Colin Whatmough in memoriam
Among true audiophiles, the name Whatmough is legendary. Couple this with the quiet, unassuming nature of the man ‘behind the curtain’ and a certain level of mystique surrounds what they do.
I sat down with Colin Whatmough in December and spoke to him about the birth of Whatmough Audio, the opening of his new store in Balwyn North, Victoria, and the road ahead.
Tragically, on 4 January 2011, Colin died suddenly at the age of 61. He is survived by his wife, Kee, and his children, Vanessa and Jason.
Colin’s story starts, where so many of the greats do, with a desire and limited means.
In 1976, the then Melbourne-based computer systems analyst, wanted to buy a high quality audio system but he had no money to do so.
So he decided to make his own; after all, how hard could it really be?
“In the beginning I built a few pairs of speakers from kits that I had read about in magazines and bought a few components to operate them. If I spent the amount I spent on components on a finished pair of speakers, I undoubtedly would have gotten a better result,” Colin says.
But this early work was what set him on the path to becoming one of Australia’s most prolific loudspeaker manufacturers.
“Back in those days they didn’t have a lot of shops, so I took what I had made around to a friend’s place thinking that I would show him a thing or two. I put mine up against his and by comparison mine sounded awful.
“That was the turning point for me – I had to either give up or get into it fulltime. I bought every book I could get my hands on because there was no internet in those days, and I bought some equipment to help the process.
“It was some years before I felt that I could build a better speaker than one I could buy off the shelf. There was just so much to learn and I had no idea.”
Colin quickly became well-known among his friends for the quality of product he was making.
“I was really only ever interested in high-end audio solutions,” he says.
“I only had one model at that stage and it was about the size of a refrigerator. It took a month to build a pair for which I charged $2,500. Back then a new Holden was $2,700. Naively I thought I could go into business selling one pair of speakers which in today’s terms would cost the equivalent of $30,000 a pair.
“I lasted about 18 months and I think I sold about a pair a month, which saturated the local market. I had to come down to Earth and be more commercial in my design with something that would be a bit more domestically-acceptable.”
As a result, the highly successful Mach 4 model was developed.
The rest is, as they say, history.
“Nowadays, if you compare our speakers to what else is out there, to get the same sonic quality you’re looking at double the price.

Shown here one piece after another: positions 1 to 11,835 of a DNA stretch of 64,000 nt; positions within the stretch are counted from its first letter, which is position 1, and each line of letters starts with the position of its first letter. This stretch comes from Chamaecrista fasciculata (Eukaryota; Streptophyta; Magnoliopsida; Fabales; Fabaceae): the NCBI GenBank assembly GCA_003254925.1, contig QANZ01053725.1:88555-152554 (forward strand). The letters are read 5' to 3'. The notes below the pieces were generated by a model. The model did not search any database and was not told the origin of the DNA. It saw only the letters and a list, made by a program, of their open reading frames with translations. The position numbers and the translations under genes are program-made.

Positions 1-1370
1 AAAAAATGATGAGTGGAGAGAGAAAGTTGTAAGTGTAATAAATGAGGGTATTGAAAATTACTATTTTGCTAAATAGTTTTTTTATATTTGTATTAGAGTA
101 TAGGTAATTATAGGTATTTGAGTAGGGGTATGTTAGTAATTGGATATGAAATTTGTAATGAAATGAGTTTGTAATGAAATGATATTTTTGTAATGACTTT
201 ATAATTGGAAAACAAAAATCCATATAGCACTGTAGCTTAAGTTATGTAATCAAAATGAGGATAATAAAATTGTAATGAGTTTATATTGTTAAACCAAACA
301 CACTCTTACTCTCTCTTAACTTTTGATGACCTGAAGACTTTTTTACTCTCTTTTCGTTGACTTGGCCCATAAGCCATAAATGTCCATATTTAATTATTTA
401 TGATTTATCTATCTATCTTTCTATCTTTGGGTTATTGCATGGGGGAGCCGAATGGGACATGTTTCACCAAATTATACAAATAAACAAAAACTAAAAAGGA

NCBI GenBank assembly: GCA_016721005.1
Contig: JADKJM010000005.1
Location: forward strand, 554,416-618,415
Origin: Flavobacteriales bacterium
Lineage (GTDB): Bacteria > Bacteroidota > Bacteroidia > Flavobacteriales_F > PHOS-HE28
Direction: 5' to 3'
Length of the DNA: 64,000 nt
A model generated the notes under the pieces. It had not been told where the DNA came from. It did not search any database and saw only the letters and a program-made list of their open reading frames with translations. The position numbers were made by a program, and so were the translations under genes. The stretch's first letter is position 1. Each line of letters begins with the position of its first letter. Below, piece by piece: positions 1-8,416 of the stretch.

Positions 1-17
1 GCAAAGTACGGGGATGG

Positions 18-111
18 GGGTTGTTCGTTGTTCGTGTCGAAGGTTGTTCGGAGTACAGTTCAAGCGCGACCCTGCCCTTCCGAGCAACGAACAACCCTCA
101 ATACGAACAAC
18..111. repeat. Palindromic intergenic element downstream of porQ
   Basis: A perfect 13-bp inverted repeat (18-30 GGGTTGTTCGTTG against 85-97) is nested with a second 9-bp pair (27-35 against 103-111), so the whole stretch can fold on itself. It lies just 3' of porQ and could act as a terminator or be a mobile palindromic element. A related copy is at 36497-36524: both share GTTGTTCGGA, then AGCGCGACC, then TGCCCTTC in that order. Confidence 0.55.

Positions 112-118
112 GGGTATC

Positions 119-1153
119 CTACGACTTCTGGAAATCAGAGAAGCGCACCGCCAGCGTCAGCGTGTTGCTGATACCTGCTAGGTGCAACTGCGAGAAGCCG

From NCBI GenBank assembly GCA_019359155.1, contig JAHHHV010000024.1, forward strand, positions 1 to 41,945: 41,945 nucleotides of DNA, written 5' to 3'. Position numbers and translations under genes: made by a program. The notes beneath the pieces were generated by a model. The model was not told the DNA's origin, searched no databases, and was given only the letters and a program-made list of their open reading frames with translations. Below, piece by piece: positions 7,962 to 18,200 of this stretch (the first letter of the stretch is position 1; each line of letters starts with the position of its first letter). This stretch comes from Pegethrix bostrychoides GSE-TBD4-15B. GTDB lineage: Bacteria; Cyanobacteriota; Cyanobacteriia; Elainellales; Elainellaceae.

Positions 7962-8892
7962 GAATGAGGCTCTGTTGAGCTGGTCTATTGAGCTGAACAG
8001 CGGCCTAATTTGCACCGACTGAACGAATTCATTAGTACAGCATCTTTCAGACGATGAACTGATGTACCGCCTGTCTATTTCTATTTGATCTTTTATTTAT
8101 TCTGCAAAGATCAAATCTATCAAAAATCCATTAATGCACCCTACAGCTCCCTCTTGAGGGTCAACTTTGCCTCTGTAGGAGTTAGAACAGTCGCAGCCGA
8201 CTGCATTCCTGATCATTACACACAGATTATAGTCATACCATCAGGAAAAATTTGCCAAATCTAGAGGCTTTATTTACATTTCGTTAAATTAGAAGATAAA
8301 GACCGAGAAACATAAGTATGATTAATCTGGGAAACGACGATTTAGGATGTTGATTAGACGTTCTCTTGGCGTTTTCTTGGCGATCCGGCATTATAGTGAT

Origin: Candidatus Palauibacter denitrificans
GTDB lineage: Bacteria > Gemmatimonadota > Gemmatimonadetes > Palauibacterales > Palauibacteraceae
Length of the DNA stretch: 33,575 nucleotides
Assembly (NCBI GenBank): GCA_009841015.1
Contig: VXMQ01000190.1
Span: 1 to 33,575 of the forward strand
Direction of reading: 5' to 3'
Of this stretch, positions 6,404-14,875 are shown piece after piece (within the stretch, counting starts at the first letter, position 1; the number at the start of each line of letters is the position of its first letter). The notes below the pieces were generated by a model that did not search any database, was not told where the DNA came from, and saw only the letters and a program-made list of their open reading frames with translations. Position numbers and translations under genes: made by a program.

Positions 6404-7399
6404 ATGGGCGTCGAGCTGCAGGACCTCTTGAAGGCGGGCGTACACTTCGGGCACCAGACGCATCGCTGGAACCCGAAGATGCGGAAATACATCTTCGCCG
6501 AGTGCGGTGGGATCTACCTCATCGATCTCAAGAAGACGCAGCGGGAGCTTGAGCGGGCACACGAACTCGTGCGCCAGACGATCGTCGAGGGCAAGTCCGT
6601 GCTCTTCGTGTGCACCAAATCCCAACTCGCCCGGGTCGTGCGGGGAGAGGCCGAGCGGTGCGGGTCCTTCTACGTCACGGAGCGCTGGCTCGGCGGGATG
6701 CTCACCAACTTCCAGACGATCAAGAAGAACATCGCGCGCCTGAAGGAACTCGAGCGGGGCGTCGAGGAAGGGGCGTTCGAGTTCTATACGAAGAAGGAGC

“Further, our being based in Australia should give you peace of mind when it comes to buying from us. If someone has a ‘mishap’, we’re here to help. I’ve known people to have a foreign-made speaker get damaged and to get it repaired it can take months. With Whatmough, if you can get it to us then you’ll get it back in a day. If you’re interstate, depending on what the speaker is, you’ll get it back within the week.”
But what makes Whatmough’s loudspeakers so good?
“In this industry you need to be a perfectionist; I’m not interested in being an also-ran,” he says.
“For me, it’s all about the driver. The cone is made of paper. I like to call it cellulose fibre because it sounds more high-tech, but in simple terms it’s paper. We’ve used all sorts of other materials, like Kevlar, polypropylene and carbon fibre, but paper has proven to be the best for us.
“I’ve always strived for natural sound, and a lot of speakers don’t do that. A lot of them zip at the top end and beef up the base so it sounds more exciting.
“In all honesty, we’ve lost sales because we refuse to do that – young kids think they’re boring. But we’re targeting audiophiles on a budget, so in that respect we’re doing the right thing.”
While it’s clear when you speak to Colin that he’s an audio purist, he isn’t opposed to new digital music formats that so many others seem to hate.
“In the future, most music is going to be online and people will have all their music stored on hard drives. Some will hang on to the older technologies, but the majority of people who aren’t necessarily audiophiles will have everything stored on hard drives.
“It’s true that the best sound I’ve ever heard is from vinyl, but they are largely unaffordable to most people now. With digital system, however, most people can afford a fairly decent system.”
He disagrees with those who say it is impossible to make digital music sound good.
“Clearly you can. Of course more expensive equipment will tend to do a better job than cheaper equipment, but it’s always been like that – even back in the analogue days.”
Colin’s passing comes at a time of great advancement for Whatmough Loudspeakers, with new product models ready for release. As always, these models were designed with Colin’s incredible passion and attention to detail.
If you are planning to upgrade your audio system and can make it out to their listening rooms in Scoresby or Balwyn North in Melbourne, I highly recommend doing so.